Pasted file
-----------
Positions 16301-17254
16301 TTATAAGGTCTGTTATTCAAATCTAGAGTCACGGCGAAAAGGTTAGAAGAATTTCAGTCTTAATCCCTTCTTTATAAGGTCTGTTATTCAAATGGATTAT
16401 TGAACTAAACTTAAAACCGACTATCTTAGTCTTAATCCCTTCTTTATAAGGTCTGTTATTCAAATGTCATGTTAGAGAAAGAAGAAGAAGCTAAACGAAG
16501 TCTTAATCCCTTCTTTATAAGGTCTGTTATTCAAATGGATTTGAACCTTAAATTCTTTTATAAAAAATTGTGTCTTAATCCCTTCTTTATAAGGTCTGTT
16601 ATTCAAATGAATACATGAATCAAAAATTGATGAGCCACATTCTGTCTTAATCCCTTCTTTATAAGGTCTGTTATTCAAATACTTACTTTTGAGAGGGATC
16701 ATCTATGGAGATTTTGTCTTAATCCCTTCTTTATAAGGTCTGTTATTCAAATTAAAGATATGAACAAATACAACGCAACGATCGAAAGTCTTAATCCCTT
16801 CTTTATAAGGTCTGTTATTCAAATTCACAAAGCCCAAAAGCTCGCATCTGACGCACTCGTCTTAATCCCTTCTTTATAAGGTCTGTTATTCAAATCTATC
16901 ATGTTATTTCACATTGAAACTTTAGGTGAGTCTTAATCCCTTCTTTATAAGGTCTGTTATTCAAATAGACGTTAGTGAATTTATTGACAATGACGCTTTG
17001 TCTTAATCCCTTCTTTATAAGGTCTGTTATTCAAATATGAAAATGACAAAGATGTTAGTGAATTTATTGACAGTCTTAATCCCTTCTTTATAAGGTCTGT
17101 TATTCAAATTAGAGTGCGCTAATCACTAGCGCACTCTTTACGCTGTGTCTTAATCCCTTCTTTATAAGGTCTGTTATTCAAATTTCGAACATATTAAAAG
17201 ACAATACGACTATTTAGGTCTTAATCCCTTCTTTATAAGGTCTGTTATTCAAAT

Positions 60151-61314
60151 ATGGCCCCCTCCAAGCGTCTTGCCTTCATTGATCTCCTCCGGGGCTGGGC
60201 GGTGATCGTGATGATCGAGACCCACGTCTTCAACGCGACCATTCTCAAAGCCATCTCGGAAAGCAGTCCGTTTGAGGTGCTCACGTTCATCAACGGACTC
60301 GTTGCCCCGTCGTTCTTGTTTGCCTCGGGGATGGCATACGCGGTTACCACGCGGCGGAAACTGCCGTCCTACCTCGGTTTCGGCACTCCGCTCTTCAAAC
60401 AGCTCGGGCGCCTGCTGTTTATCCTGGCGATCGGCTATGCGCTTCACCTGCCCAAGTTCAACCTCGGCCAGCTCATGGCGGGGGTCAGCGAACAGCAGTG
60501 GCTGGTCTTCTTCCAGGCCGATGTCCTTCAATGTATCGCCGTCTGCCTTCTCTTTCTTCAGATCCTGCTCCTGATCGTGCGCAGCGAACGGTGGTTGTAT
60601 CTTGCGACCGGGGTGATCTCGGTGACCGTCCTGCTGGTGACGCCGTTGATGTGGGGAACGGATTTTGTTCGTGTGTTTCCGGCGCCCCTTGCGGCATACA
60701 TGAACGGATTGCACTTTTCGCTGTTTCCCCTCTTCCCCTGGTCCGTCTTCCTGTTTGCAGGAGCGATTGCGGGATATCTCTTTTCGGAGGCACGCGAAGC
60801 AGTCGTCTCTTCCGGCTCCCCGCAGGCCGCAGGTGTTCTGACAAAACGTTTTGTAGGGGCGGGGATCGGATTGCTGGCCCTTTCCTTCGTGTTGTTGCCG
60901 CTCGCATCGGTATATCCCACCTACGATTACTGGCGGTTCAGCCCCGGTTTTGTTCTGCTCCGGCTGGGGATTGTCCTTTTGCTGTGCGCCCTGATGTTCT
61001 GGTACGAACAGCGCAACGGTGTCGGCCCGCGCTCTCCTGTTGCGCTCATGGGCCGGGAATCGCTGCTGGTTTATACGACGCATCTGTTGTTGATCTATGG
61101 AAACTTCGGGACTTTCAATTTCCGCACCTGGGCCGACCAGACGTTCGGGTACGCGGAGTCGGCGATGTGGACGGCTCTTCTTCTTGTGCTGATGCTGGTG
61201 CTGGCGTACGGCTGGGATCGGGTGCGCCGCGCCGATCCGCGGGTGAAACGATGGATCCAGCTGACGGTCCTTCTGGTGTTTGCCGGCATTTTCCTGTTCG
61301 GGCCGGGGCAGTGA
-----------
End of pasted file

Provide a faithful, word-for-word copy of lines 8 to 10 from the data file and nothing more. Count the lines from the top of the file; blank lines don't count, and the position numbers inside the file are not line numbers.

16901 ATGTTATTTCACATTGAAACTTTAGGTGAGTCTTAATCCCTTCTTTATAAGGTCTGTTATTCAAATAGACGTTAGTGAATTTATTGACAATGACGCTTTG
17001 TCTTAATCCCTTCTTTATAAGGTCTGTTATTCAAATATGAAAATGACAAAGATGTTAGTGAATTTATTGACAGTCTTAATCCCTTCTTTATAAGGTCTGT
17101 TATTCAAATTAGAGTGCGCTAATCACTAGCGCACTCTTTACGCTGTGTCTTAATCCCTTCTTTATAAGGTCTGTTATTCAAATTTCGAACATATTAAAAG